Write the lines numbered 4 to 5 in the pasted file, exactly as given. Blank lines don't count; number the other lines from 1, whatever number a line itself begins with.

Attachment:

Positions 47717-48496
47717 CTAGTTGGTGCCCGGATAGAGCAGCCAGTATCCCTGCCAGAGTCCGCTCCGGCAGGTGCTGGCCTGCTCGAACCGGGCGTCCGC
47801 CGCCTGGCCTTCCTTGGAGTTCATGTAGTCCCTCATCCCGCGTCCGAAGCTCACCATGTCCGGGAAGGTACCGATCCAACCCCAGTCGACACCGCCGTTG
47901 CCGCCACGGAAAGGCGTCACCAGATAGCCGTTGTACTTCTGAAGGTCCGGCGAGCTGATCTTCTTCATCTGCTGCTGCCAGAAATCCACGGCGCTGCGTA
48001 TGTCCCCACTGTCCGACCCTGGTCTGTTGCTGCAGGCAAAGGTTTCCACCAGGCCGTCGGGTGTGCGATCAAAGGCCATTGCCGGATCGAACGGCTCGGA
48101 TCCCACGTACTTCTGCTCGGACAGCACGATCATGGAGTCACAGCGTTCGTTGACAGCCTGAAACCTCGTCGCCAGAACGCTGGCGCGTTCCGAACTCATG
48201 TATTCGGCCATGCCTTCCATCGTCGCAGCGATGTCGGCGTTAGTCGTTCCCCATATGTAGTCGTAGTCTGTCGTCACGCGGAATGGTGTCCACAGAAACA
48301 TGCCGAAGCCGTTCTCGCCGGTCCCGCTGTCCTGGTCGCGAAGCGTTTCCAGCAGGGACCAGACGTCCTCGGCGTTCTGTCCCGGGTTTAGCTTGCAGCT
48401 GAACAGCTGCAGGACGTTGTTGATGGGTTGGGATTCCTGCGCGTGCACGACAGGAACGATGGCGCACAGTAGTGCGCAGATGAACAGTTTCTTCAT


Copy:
47901 CCGCCACGGAAAGGCGTCACCAGATAGCCGTTGTACTTCTGAAGGTCCGGCGAGCTGATCTTCTTCATCTGCTGCTGCCAGAAATCCACGGCGCTGCGTA
48001 TGTCCCCACTGTCCGACCCTGGTCTGTTGCTGCAGGCAAAGGTTTCCACCAGGCCGTCGGGTGTGCGATCAAAGGCCATTGCCGGATCGAACGGCTCGGA